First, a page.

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Sandplains of the south-west to reveal their treasures

As summer sets in in south-western Western Australia, field work along the South West Australian Transitional Transect (SWATT) will wind up.

Next step: sorting and identifying the plants collected during the survey. SWATT, which in part traverses heath and shrub vegetation on the deep sandplains of southern WA, is the newest transect in the Australian Transect Network.

What the scientists find will feed into the WA Department of Parks and Wildlife’s knowledge about the state’s rich heathland (kwongan) flora.

This is no small thing, says the SWATT Research Scientist, Dr Rachel Meissner.

‘We’re expecting to find a high level of species-diversity turnover in these sandplain communities. So it’s likely we’ll detect new species and varieties,’ Rachel says.

‘The area has a mosaic pattern of geology, which means that the landscape supports many kinds of vegetation communities that change quite quickly over short distances. For example, a species that occurs in the lee of one sand dune might be replaced by another on the next dune. Each may occur in only that one place.

‘We’ve theorised what changes we’re likely to see along the transect. The survey will give us the data to support or modify this general idea.’

ATN Director Mr Stefan Caddy-Retalic says the ATN’s work will help ecologists and land managers understand the diversity in sandplain ecology, and how it works. Their knowledge would feed into decisions on how to manage the area for economic and environmental sustainability.

‘The initial surveys will give us a baseline, so we can monitor changes, whether they be induced by climate, fire, human use, or – most likely – all three,’ Stefan says.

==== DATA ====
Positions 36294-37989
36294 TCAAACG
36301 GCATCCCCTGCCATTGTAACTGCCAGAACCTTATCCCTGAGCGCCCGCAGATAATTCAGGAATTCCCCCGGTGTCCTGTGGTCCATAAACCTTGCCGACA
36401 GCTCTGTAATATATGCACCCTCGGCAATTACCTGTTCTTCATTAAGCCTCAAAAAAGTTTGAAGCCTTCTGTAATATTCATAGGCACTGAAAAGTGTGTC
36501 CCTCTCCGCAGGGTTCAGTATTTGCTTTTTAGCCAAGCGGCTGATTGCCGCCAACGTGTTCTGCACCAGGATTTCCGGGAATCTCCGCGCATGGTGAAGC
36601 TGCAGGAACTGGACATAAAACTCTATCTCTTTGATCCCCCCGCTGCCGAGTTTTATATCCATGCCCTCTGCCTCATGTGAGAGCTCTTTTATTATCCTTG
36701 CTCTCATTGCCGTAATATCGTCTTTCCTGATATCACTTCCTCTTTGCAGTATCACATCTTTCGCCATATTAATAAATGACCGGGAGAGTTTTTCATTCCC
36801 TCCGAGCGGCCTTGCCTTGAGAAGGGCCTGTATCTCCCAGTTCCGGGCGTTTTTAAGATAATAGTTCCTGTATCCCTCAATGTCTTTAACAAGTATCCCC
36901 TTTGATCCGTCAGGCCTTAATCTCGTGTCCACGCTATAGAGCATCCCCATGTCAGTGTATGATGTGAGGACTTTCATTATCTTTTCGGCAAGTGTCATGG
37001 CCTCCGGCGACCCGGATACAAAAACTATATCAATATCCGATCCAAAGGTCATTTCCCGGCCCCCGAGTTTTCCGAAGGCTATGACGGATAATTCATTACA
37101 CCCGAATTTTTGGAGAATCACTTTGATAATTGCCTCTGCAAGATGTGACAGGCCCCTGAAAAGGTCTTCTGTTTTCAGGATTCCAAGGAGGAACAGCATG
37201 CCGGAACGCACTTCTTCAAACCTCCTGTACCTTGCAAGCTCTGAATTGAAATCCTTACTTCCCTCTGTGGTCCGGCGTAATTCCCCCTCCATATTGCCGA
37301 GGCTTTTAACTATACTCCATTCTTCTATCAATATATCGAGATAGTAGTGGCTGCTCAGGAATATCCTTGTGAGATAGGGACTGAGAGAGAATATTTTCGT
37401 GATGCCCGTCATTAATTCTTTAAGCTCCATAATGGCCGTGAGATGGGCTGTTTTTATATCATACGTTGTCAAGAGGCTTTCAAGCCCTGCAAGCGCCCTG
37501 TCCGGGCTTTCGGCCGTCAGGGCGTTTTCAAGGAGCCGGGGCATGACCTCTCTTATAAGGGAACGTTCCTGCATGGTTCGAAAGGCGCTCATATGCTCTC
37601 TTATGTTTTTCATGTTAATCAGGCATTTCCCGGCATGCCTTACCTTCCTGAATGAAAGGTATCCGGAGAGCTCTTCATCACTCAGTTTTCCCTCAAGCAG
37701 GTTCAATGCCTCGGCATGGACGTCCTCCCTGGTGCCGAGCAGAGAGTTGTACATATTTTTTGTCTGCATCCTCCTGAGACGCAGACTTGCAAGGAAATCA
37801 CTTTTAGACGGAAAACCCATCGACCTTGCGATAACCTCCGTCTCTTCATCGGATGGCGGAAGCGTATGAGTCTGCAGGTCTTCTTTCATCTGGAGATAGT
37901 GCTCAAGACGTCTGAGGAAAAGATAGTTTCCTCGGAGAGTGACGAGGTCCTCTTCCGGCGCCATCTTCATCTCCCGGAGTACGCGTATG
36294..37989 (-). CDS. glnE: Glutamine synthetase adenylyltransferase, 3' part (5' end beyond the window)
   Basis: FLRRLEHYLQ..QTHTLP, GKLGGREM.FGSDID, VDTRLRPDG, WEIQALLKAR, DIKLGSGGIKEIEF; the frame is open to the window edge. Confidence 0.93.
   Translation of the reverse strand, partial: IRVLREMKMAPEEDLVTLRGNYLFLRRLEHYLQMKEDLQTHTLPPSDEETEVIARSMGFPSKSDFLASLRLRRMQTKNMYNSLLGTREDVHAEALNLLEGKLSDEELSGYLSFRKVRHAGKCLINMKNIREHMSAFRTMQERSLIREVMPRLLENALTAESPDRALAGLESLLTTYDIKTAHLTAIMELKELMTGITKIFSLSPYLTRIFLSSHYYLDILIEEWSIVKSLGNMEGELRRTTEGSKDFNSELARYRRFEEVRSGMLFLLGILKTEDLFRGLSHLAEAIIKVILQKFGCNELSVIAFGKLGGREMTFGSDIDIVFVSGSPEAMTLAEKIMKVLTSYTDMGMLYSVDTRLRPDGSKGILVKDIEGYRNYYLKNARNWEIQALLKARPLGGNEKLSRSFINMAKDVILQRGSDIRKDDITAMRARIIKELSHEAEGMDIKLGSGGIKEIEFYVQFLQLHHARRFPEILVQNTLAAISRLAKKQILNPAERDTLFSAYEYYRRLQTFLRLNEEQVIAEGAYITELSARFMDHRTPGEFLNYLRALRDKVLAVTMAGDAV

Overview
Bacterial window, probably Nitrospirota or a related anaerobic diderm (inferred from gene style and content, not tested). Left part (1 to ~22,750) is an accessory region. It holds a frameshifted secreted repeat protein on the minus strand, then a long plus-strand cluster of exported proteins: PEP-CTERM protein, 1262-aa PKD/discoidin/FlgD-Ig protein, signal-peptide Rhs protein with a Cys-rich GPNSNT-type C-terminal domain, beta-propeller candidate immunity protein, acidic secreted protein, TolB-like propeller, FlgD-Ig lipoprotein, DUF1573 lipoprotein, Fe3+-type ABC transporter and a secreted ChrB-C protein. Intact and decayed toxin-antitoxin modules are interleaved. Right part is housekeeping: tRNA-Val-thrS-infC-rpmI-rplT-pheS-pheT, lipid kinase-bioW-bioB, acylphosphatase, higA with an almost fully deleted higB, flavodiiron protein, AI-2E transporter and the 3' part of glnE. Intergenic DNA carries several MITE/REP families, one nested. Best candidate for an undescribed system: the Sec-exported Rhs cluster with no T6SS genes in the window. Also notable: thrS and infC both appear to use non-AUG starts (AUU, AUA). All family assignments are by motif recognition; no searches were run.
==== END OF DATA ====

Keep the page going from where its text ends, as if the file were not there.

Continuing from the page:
‘How to manage fires is pretty important. Most of the plant species here have developed one of two strategies for dealing with fire: resprouting, where a burnt plant sprouts again from its roots or remaining trunk; and obligate seeding, where the plant dies, but its seeds, which are protected in the soil or by hard capsules, germinate after fire. We need to understand much more about how this works, for example what kinds of fires favour which strategy, and how people and our management practices  influence the composition of the diverse sandplain vegetation. All this is important because plants’ survival strategies have an impact on how communities recover from fire and other disturbances.’

The SWATT extends about 1,000 km, from Walpole on the southern coast, more or less north-east into the Little Sandy Desert. It takes in the Great Western Woodland, and Credo station, where OzFlux operates a flux tower. The composition of the sand in the plots changes, from white in the south, to yellow, to red in the north. The sandplain vegetation is characterised by heathlands (typically Allocasuarina, Acacia and Eucalyptus species) and shrublands, although hummock grassland dominates in the desert. The transect cuts through six IBRA bioregions: Jarrah Forest, Esperance Plains, Mallee, Avon Wheatbelt, Coolgardie, and Murchison.

The surveying and monitoring sites have been established using a methodology based on the AusPlots protocol, and includes a number of extra measures to align with WA government monitoring programs. When complete, the SWATT will comprise 40 sites, many of which are on conservation estates.  So far, 32 have been surveyed since work began in March.

SWATT data will be available through TERN’s Eco-informatics facility, which will manage the data using its ÆKOS data repository. The data will also be available through the WA Government’s NatureMap.

 

SWATT Research Scientist Dr Rachel Meissner and Technical Officer Ms Margaret Langley undertake field collections at Weebo Station, near the northern end of the SWATT

 

The SWATT comprises 40 one hectare plots in 10 localities. Eight localities (blue) have been surveyed so far, and two more (pink) at the southern end of the transect will be completed this year.

 

Published in TERN Newsletter October 2013

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